Buttigieg calls Boeing report of 500% increase in employee safety concerns ‘encouraging’: ‘Err on the side of reporting’

Transportation Secretary Pete Buttigieg said the sudden rise of safety concerns filed by employees at Boeing is both “encouraging” and “concerning.”

Buttigieg appeared on Face the Nation for an interview that aired Sunday to respond to a 500% increase in employees submitting safety reports. These concerns were raised on the heels of two congressional hearings regarding the company.

“There’s an encouraging part and a concerning part. The encouraging part is we want Boeing and any producer in in the aviation space to have a culture of ‘if you see something say something.’ We wanna make sure those mechanisms for reporting work,” Buttigieg said. “If anything, we want you to err on the side of reporting, so that’s the encouraging part. The concerning part of courses at any of those issues are happening at all. And that’s why a Boeing is under a huge amount of scrutiny right now.”

The secretary would not comment on whether Boeing had previously discouraged reporting. However, Buttigieg mentioned that the Federal Aviation Administrator chose to forcibly stop the company from increasing production until it can prove “that they can do it safely.”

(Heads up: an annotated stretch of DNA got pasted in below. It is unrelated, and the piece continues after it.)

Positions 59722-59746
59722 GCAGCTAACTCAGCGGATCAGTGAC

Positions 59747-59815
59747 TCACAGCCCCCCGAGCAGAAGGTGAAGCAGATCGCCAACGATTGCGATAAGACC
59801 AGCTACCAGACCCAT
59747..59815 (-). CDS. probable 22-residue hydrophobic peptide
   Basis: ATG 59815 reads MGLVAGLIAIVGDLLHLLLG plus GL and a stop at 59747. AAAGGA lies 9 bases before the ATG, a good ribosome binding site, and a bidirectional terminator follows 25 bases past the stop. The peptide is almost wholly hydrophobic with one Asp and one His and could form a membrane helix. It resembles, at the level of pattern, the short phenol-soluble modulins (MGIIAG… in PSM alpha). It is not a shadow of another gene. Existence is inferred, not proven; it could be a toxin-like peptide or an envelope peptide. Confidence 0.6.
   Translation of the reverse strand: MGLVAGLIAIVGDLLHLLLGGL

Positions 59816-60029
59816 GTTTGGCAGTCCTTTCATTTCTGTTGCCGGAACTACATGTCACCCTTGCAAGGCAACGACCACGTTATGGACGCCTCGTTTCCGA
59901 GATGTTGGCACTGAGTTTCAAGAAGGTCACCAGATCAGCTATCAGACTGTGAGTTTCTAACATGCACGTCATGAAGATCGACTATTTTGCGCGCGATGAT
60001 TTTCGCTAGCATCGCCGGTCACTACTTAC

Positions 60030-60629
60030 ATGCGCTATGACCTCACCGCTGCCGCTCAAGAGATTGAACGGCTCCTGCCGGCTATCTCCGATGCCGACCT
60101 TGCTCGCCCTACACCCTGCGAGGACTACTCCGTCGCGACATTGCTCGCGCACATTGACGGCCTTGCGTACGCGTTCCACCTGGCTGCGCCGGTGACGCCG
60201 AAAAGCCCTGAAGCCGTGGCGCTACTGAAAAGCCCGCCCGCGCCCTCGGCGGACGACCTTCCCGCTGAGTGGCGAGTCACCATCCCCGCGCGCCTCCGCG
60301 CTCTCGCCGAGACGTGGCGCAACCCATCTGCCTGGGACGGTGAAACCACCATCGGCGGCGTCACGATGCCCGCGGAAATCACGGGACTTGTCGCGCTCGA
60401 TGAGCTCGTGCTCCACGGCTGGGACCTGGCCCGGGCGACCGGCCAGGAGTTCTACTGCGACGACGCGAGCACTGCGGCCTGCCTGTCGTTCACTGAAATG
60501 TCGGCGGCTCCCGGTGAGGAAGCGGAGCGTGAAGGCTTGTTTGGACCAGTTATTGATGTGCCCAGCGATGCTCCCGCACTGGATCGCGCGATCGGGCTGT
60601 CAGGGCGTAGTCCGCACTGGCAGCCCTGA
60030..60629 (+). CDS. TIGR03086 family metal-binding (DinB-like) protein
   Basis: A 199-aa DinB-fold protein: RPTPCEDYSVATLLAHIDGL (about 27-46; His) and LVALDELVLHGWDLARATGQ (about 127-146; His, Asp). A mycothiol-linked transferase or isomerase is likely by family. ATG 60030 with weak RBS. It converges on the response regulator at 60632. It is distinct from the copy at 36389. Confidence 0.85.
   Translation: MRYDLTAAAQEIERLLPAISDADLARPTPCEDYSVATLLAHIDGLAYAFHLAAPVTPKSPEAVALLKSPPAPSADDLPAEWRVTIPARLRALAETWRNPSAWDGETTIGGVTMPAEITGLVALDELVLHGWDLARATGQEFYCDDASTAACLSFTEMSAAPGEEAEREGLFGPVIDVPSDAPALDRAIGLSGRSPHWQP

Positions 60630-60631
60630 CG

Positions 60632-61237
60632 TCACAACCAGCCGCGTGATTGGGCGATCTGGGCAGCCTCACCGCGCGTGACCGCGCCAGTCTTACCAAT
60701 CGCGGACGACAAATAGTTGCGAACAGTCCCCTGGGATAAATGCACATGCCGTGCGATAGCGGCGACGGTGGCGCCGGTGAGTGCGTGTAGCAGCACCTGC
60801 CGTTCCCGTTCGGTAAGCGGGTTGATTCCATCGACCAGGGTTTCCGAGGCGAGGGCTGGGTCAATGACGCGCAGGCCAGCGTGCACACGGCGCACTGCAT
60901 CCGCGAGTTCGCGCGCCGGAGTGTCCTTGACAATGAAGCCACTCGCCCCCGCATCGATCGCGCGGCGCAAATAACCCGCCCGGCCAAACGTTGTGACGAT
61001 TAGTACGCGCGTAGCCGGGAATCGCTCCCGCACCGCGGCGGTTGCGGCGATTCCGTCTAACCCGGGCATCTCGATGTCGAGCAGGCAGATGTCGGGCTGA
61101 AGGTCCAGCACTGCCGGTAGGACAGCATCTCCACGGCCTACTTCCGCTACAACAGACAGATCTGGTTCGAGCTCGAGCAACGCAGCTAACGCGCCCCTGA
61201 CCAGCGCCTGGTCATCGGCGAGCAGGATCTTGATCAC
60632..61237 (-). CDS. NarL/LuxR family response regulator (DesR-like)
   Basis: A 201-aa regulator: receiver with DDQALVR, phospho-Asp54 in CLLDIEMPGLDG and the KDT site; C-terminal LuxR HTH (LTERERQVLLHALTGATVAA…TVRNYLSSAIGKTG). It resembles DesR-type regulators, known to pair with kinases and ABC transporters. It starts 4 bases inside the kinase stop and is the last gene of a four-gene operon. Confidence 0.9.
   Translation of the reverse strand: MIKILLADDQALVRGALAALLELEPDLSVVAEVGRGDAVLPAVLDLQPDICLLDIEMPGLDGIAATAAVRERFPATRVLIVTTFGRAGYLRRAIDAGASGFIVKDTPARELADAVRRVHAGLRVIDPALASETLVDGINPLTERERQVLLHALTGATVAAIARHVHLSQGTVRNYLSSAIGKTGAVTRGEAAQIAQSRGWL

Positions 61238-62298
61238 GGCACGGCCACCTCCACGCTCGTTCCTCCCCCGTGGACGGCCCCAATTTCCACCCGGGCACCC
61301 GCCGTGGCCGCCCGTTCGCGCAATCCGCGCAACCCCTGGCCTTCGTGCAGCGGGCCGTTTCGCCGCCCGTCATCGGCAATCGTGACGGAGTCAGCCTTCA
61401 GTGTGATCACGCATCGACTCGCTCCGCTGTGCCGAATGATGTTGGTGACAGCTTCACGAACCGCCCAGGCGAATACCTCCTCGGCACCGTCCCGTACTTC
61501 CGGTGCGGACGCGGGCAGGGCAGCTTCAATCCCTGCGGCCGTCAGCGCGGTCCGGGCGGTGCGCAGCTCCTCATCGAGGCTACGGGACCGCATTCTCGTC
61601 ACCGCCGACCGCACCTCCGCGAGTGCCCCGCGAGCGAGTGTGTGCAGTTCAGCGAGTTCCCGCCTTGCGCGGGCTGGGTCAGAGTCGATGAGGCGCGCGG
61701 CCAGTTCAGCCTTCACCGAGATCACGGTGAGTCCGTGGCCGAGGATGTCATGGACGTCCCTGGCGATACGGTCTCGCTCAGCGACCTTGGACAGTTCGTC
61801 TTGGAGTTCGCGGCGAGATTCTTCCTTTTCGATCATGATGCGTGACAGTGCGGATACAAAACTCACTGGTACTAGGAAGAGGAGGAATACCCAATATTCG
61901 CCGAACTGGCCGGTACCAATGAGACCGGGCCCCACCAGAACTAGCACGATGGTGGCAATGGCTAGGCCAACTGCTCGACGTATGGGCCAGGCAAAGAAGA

“Again, all of this is about making sure that we maintain the extraordinary safety record of U.S. aviation. That’s not something that will happen ever being satisfied with the status quo,” Buttigieg said.

The aviation company released its third annual safety report on Friday. Boeing Chief Aerospace Safety Officer Mike Delany issued a statement alongside the report.


“Our actions are focused on making further improvements to ensure safety, compliance and conformance of our products and services, without compromise,” Delaney said. “Our commitment is to never forget our responsibility to make sure every action and decision bring lasting improvements to the safety and quality of our products and services.”

This comes after Boeing CEO Dave Calhoun announced he would be resigning at the end of the year. Board Chairman Larry Kellner will also step down at the end of his term, and the president and CEO of the company’s commercial airplane unit Stan Deal will also retire.

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